Short update:

The statement published by ‘Brighton Students Against Sugar Tax’ contains a number of inaccuracies and the Sugar Smart campaign continues in line with the University of Brighton’s original plan. The 10p levy on drinks with high sugar content introduced in September by the University remains in place. We have also increased the range of healthier drink options on our menu and reduced the cost of drinks that contain less than 5 grams of sugar per 100ml, including bottled water.

“We remain fully committed to raising awareness amongst our students of the harmful effects of high sugar consumption. We are pleased to report that we have already seen a 16 per cent fall in the sales of sugary drinks since the levy was introduced and a recent customer survey provided evidence of strong support from students.”

We’re joining Jamie Oliver to cut sugar consumption

The University of Brighton is the first university in the country to launch a campaign to cut sugar consumption – and it is being backed by Jamie Oliver.

The University of Brighton is the first university in the country to launch a campaign to cut sugar consumption – and it is being backed by Jamie Oliver.

The renowned chef, who launched the ‘Sugar Smart drive’ has sent staff and students a message of support as the university joins with Brighton & Hove City Council in the Sugar Smart City campaign.

The university intends introducing initiatives over the next academic year to raise awareness of sugar consumption and hidden sugar, including the introduction of a 10p levy on the price of sugary drinks. The money raised will be used to fund food education schemes for the university’s students. The 10p levy was introduced during September 2016.

The university is also planning to raise awareness of sugar consumption through cooking lessons, education and nutrition information.

Jamie Oliver sent the university’s 23,000 students and staff the following message: “I’m hugely excited that the University of Brighton is joining the Sugar Smart campaign. It's brilliant to hear that you are introducing a levy on sugary drinks to help raise awareness about the long-term damage too much sugar can have on our health, and empowering us all to reduce it in our diets. We're facing a growing obesity crisis; with more than four million people in the UK diagnosed with type-2 diabetes, the need for action is more urgent than ever. Students of all ages need to be more aware of the dangers sugar consumption can have on our long-term health.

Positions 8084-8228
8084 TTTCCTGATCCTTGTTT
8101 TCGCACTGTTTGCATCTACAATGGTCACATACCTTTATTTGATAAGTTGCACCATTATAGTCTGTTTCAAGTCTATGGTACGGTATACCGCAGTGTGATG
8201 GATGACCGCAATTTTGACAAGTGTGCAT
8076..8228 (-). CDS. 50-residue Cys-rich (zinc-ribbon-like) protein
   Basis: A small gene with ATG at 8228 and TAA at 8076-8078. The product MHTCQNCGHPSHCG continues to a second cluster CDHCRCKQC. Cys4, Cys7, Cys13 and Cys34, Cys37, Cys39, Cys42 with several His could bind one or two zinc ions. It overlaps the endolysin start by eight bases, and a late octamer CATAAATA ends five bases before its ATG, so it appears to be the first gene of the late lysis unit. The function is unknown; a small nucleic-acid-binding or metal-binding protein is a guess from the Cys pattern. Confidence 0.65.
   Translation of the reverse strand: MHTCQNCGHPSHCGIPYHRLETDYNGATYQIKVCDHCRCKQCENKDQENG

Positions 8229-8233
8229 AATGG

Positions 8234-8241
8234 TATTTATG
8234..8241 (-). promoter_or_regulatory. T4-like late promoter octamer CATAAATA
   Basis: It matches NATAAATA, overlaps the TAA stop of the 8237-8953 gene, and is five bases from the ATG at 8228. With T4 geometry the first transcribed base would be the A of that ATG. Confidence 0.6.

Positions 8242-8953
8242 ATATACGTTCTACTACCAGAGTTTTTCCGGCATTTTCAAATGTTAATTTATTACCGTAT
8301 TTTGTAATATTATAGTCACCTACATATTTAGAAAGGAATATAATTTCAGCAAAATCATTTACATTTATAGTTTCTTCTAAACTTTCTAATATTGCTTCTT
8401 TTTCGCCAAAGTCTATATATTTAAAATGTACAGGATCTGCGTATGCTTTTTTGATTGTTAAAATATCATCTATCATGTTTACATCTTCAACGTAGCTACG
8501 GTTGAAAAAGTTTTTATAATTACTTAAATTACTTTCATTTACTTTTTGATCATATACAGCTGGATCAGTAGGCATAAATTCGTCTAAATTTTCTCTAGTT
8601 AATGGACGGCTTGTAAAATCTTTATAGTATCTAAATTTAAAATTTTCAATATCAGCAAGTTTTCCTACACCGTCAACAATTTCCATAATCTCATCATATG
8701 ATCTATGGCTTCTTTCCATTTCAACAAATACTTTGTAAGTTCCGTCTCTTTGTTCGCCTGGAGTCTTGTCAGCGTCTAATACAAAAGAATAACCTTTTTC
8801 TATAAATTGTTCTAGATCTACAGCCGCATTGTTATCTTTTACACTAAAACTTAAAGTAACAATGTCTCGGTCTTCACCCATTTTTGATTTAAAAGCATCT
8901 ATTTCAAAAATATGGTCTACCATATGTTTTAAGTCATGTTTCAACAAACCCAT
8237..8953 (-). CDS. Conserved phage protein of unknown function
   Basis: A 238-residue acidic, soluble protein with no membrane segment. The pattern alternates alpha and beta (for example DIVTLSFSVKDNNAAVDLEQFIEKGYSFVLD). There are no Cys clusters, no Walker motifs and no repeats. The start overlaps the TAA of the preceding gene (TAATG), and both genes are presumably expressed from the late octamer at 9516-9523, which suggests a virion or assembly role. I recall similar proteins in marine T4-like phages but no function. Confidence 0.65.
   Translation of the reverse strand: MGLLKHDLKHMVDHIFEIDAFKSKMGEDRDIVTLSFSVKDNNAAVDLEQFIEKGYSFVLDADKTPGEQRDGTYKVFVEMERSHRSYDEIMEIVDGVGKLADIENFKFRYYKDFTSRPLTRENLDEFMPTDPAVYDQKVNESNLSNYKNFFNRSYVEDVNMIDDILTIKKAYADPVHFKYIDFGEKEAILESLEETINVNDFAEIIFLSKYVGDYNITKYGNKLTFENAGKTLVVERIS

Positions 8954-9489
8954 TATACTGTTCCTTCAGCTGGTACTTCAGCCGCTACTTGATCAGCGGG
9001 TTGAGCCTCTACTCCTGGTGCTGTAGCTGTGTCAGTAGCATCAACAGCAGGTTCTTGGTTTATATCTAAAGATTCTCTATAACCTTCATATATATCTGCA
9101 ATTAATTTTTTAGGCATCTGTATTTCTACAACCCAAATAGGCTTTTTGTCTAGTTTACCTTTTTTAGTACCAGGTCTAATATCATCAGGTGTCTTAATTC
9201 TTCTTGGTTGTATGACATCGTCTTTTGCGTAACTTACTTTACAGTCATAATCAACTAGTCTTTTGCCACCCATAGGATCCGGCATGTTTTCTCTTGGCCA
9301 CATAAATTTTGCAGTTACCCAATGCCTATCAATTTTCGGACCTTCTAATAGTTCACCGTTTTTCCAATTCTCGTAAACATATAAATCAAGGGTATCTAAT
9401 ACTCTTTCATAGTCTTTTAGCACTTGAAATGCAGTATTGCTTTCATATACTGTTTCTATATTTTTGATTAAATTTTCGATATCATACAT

“I really believe that we need a comprehensive strategy to turn the tide of diet-related disease and get back on track. It's not about banning sugar altogether – a piece of cake for a special treat is totally fine, but we need to understand that by reducing the way we eat and drink sugar, we can have a huge impact on improving our health. Paired with regular exercise and a healthy, balanced diet, we can all lead a healthier, happier life.”    

The Jamie Oliver Team led a campaign for a sugary drinks tax and in March the Chancellor George Osborne announced a tax to be introduced in 2018.

Professor Debra Humphris, the university’s Vice-Chancellor, said “We are delighted to be working with Jamie on this very important and worthwhile campaign. Obesity, diabetes and dental problems are causing untold misery and are costing the NHS enormous amounts of money.”

Julie Barker, the university’s Director of Accommodation and Hospitality and Chair of TUCO, The University Caterers Organisation said: “The university has a strong reputation for sustainable ethical catering, and we’re delighted now to be leading the UK’s higher education sector with the Sugar Smart campaign.

“Obesity is a massive problem in the UK and evidence suggests that the time students spend at university, often away from home for the first time, is when life habits form and students are the parental and business force of the future.  This puts us in a great place to help drive the message and evidence just how we can make a real difference in influencing societal change in the future to reduce obesity and other sugar related conditions which, will have a positive impact on the future generation.